Mr Justin Mohamed, Chair of the National Aboriginal Community Controlled Health Organisation (NACCHO) has joined other Aboriginal leaders in condemning the latest round of cuts to primary and community healthcare services by the Queensland government.
The cost-saving measures are likely to bite deeply into the service delivery capability of crucial non-government agencies such as drug and alcohol and non-acute mental health services.
Mr Mohamed said that the very services that evidence shows are most accessible to Aboriginal people and which are provided in the community setting are the ones suffering the greatest cuts.
“Aboriginal people are still economically and socially disadvantaged compared to the non-Aboriginal community and these cuts to non-government services will bear heavily on our people, particularly those suffering from chronic conditions, drug and alcohol issues, ongoing mental health problems and families in need of special support”, he said.
“NACCHO supports the comments made yesterday by the Queensland Aboriginal and Islander Health Council (QAIHC) and calls on the Queensland government to end the blame game and cost shifting practices which will continue to undermine effective health services to not only the Aboriginal people of Queensland but to the entire Queensland community”, he continued.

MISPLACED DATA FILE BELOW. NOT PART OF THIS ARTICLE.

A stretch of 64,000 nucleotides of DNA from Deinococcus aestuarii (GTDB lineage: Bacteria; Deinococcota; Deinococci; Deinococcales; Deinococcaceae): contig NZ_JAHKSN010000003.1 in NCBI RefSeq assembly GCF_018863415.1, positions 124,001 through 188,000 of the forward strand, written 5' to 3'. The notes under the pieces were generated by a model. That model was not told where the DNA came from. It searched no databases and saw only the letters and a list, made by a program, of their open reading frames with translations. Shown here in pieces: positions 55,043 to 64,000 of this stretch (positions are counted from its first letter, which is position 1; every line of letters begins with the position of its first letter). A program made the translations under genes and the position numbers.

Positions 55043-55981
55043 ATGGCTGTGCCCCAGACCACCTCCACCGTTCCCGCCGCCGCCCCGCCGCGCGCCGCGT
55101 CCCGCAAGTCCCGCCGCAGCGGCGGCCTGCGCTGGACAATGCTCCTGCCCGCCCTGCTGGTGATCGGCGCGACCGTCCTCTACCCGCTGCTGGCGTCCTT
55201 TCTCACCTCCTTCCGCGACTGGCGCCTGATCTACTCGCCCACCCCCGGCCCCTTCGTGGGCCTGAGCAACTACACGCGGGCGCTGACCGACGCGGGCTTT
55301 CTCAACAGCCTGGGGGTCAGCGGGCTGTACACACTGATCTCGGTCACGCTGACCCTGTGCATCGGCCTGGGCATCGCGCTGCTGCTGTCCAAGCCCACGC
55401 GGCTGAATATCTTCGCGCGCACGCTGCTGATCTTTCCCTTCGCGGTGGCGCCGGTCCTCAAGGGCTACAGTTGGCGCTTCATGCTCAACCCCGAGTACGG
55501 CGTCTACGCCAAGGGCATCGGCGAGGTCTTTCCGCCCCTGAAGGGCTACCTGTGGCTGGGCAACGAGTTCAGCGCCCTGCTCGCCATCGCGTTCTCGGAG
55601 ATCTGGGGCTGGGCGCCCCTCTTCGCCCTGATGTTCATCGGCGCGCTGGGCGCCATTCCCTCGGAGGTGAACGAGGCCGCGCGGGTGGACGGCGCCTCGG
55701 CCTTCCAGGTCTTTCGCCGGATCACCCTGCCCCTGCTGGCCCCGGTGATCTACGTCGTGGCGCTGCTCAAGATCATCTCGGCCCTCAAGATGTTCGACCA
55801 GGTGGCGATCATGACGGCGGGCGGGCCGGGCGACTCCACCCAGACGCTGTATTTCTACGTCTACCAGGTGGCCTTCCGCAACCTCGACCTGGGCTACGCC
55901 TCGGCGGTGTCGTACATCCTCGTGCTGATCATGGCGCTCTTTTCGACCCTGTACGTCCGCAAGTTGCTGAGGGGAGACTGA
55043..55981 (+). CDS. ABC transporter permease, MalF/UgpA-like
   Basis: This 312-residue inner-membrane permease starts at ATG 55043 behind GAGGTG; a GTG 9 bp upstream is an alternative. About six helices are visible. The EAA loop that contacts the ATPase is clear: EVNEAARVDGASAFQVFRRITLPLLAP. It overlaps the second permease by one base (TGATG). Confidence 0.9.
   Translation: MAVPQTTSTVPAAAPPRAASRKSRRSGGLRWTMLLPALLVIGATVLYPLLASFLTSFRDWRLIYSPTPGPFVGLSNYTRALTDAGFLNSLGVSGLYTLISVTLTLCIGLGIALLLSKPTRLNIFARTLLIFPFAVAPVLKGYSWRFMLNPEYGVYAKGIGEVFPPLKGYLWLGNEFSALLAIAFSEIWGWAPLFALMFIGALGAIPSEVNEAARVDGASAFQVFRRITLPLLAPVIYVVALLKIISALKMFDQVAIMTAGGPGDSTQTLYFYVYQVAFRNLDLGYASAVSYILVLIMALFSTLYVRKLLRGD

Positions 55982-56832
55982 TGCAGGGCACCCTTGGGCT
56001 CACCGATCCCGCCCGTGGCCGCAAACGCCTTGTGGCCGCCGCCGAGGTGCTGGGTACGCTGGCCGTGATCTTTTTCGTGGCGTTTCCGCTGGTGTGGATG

Mr Mohamed said that NACCHO is particularly concerned that these cuts will, coming so quickly on the heels of the recent cuts to health promotion, prevention and early intervention services, have dire consequences for the Aboriginal & Torres Strait Islander peoples of Queensland, particularly those in outer-urban and regional areas.
Mr Mohamed said that it was naive to think that these services – and particularly the funding of these services – would be automatically picked up by Medicare Locals, which are still finding their feet in the new health landscape.
He called on the eleven Medicare Locals in Queensland to work in partnership with the Aboriginal Community Controlled Health Services (ACCHS) in their area to ensure that these services do not disappear and thereby leave the entire Queensland community in poorer health.
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